Apr 24, 2019 Society
Got issues with work, love, sex, family, friendships, money or the crushing existential angst of modern life? Each week our Metro advice columnist answers a reader’s query and (we assume) solves all their problems.
Read last week’s Dear Metro advice: “Do I have to go to a gender reveal party?”
My Auckland home for the last 13 years is a terrace house separated from the neighbours each side by single thickness concrete block walls. About four years ago the neighbouring house on one side was let it to a woman who at first played a piano in the early evening. This music was well performed, not too loud and pleasant to hear.
Around two years ago my neighbour decided that she would embark on launching a vocal career. The horror of a repertoire of screeches, squeals, screams, and shrieks in the key of fingernails down a chalkboard is exacerbated by the death by a thousand cuts slaughter of a song played repeatedly 30, 40, 50 times for hours on end. The level of noise is never loud enough to make a noise complaint to authorities even though it is piercing and often continues after 23:00 on Friday and Saturday and after 22:00 the rest of the week.
One night at 23:30, unable to bear the aural artillery any longer, I knocked on my neighbour’s door. Louder and louder until the door opened. There stood the explanation of why the noise she was making was so bad but she didn’t know it. She was kitted out with wireless over the ear headphones and a wireless microphone! Politely I asked her to stop “singing” so late at night.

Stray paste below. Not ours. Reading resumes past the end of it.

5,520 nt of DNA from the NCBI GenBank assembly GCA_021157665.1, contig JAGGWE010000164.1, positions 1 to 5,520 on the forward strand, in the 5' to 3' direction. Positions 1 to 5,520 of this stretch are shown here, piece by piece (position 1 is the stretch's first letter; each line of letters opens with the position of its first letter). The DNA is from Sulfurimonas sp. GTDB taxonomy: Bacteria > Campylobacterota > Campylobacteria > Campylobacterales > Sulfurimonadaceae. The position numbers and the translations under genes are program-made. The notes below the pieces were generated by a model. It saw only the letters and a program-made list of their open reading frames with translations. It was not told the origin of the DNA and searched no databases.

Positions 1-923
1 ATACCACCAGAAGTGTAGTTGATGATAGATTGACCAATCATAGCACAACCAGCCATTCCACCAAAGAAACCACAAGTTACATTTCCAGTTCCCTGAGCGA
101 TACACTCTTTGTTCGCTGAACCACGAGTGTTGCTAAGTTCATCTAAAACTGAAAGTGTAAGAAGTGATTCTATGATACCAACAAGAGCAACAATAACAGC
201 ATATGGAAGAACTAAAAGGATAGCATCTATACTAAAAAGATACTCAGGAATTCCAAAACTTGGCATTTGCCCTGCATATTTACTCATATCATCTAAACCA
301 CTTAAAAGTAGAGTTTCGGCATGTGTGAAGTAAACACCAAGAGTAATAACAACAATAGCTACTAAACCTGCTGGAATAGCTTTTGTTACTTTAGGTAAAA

Over more than a year I have twice more politely asked her to cease late-night renditions, and to generally tone down the act. But no, the torture goes on and on.
Can I break the woman’s heart by telling her directly that her vocalising is even worse than Florence Foster Jenkins at her very worst? Or, do I have to continue wearing earplugs?
Dear Too Loud,
I understand the impulse to tell this tormenter how awful she is, I really do. But insulting a person about something they clearly value and embarrassing them in the process is not a great way to get them to do what you’d like. No one responds well to antagonistic remarks, but that doesn’t mean you have to keep being overly polite, if she’s perhaps not quite picking up on how disruptive she’s being.
Maybe this seems cowardly, but I would advise leaving a constructive but strongly worded note for her. Firmly outline how disruptive you find her daily activities, suggest a time frame or noise level she could operate within (is she home during the day? Maybe she could sing while most others are out?) and kindly but decisively ask her to change her behaviour. You don’t have to tell her she’s awful, stick to the unemotive fact that she is too loud. That’s reasonable – insulting her isn’t. A note has the added benefit of being written down and therefore able to be revisited, giving her the ability to process what you’ve said in privacy meaning she has more time to reflect on her behaviour and hopefully change it.
If that doesn’t do the trick, well, I hate to advocate being a snitch, but is there a body corporate which governs your apartment complex? If the noise isn’t quite enough to justify a police complaint, maybe there’s some sort of petty middle manager with enough authority to enforce some peace and quiet from your neighbour.